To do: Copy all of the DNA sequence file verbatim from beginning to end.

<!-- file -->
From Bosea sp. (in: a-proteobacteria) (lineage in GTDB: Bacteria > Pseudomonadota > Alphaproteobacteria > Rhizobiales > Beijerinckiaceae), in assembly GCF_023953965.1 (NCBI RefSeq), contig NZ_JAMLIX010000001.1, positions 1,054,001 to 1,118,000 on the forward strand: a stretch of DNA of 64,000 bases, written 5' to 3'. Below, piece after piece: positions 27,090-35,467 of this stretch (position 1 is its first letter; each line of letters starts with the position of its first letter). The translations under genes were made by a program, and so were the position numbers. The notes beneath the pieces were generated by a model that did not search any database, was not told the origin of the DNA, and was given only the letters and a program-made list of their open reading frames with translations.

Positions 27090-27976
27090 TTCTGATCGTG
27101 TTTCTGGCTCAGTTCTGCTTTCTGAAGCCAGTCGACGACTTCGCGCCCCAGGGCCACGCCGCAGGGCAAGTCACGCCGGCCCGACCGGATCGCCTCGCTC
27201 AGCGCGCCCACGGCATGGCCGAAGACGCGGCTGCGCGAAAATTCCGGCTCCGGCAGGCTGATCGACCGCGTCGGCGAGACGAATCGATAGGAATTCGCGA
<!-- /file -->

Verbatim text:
From Bosea sp. (in: a-proteobacteria) (lineage in GTDB: Bacteria > Pseudomonadota > Alphaproteobacteria > Rhizobiales > Beijerinckiaceae), in assembly GCF_023953965.1 (NCBI RefSeq), contig NZ_JAMLIX010000001.1, positions 1,054,001 to 1,118,000 on the forward strand: a stretch of DNA of 64,000 bases, written 5' to 3'. Below, piece after piece: positions 27,090-35,467 of this stretch (position 1 is its first letter; each line of letters starts with the position of its first letter). The translations under genes were made by a program, and so were the position numbers. The notes beneath the pieces were generated by a model that did not search any database, was not told the origin of the DNA, and was given only the letters and a program-made list of their open reading frames with translations.

Positions 27090-27976
27090 TTCTGATCGTG
27101 TTTCTGGCTCAGTTCTGCTTTCTGAAGCCAGTCGACGACTTCGCGCCCCAGGGCCACGCCGCAGGGCAAGTCACGCCGGCCCGACCGGATCGCCTCGCTC
27201 AGCGCGCCCACGGCATGGCCGAAGACGCGGCTGCGCGAAAATTCCGGCTCCGGCAGGCTGATCGACCGCGTCGGCGAGACGAATCGATAGGAATTCGCGA